Flat collapse: All but 2 . of the 97 victims found in the Surfside building collapse have been identified

Their efforts, apart from short weather and safety delays regarding dangerous and unstable conditions, were around the clock. It is now in its fourth week, and infections are still being determined.

On Saturday, officials reported another person who died in the collapse. 36-year-old Teresa Velasquez was pulled from the rubble on July 8, according to Miami-Dade police.

Police identified two more victims on Friday. 51-year-old Brad Cohen and 79-year-old Maria Popa were recovered on July 7 and July 9, respectively.

The death toll remains 97 and 95 victims have been identified so far.

Miami-Dade County said this week that, going forward, it will only report the number of victims that have been identified, “out of respect for the families still waiting and to ensure we are informed of the most accurate numbers possible.”

The collapse, which devastated the families and friends of the victims in the United States and abroad, alarmed homeowners and residents of other apartment buildings, worried that a similar situation could occur to them. Mourners continue to memorialize the “Wall of Hope,” a memorial to those lost at the gates of the building’s tennis court.

On-site and off-site investigators are looking for answers

Now entering the latter part of July, recovery teams continue to inspect what remains of the building. At least 22 million pounds of debris and concrete have been removed, according to Miami-Dade County.
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“At the site of the original collapse, we’re almost at the bottom,” Miami-Dade police spokesman Alvaro Zabaleta told CNN Thursday. “Does this mean we’re about to finish the search? No. Until we’ve surveyed the entire site and haven’t found other human remains, we’re not done yet.”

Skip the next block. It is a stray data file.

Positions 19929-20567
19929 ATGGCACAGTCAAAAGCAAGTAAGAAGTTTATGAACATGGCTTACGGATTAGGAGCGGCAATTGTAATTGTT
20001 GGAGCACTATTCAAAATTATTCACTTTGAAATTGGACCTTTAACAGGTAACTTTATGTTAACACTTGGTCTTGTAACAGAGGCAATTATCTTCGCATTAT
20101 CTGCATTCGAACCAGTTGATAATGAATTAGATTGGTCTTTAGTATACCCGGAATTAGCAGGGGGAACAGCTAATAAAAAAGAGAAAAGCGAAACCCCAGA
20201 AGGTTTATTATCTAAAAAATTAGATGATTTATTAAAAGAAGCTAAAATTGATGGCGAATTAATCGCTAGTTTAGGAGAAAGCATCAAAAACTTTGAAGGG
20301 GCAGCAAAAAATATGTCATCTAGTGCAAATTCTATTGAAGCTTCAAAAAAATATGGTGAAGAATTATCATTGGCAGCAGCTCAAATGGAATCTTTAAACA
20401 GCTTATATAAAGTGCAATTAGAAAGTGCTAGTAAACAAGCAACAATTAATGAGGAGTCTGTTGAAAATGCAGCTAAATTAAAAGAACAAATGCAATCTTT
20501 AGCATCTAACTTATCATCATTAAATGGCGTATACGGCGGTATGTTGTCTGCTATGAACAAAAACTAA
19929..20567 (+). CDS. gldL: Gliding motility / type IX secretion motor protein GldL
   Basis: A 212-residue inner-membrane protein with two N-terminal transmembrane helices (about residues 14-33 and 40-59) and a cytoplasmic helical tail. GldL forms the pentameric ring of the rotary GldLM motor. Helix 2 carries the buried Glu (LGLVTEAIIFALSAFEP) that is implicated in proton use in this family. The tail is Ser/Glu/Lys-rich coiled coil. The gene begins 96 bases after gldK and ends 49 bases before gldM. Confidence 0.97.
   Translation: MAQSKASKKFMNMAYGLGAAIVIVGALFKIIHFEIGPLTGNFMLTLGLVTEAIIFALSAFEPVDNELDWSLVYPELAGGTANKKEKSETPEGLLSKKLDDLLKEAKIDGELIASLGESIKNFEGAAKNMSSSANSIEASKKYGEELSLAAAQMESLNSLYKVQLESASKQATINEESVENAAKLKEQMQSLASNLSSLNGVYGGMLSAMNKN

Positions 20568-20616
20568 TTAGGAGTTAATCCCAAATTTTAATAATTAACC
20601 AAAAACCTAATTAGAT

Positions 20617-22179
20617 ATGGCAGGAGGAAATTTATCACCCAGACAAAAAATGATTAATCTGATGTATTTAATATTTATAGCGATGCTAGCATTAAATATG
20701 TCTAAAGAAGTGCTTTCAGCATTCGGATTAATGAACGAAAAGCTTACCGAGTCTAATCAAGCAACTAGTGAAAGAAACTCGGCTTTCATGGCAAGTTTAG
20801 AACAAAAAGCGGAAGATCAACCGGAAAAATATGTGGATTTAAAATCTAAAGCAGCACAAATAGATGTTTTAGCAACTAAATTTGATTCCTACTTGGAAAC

“We’re almost done,” Zabaleta added.

While clean-up efforts may be nearing completion, identification of the causes of the collapse will continue for the foreseeable future.

One building engineer told CNN that his access to the site to investigate possible causes of the collapse was limited during the police investigation.

“Until they do their job, we can’t go do material samples and take those samples and test them to understand the different components of the building that fell,” structural engineer Allen Kilsheimer, who is hired by the town of Surfside, said in an interview with CNN’s Anna Cabrera on Friday. .

This week, Florida Attorney General Catherine Fernandez-Randel acknowledged the “multiple requests by engineers and lawyers” for access to the site.

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“Engineers from the Federal Agency for National Institute of Standards and Technology (NIST) have been deployed to Surfside with congressional authority to gather evidence and determine how and why the South Champlain Tower collapsed. NIST is the fact-finding agency responsible for investigating building collapses such as The World Trade Center resembles the World Trade Center,” Randell said in a statement. Significantly investigate aircraft crashes.

“We cannot forget that the scene and all related material is still under investigation, preservation and active examination, and as usual, law enforcement authorities are responsible for the scene,” Randell noted.

“My understanding is that once the departments of NIST, Miami-Dade Fire Rescue, and Miami-Dade Police have determined that it is safe and convenient for others to access the site, they will be allowed to do so under the guidelines set by these agencies,” Randell said.

Rosa Flores, Rebecca Reese, Laila Santiago, Claudia Dominguez and Tina Burnside contributed to this report.

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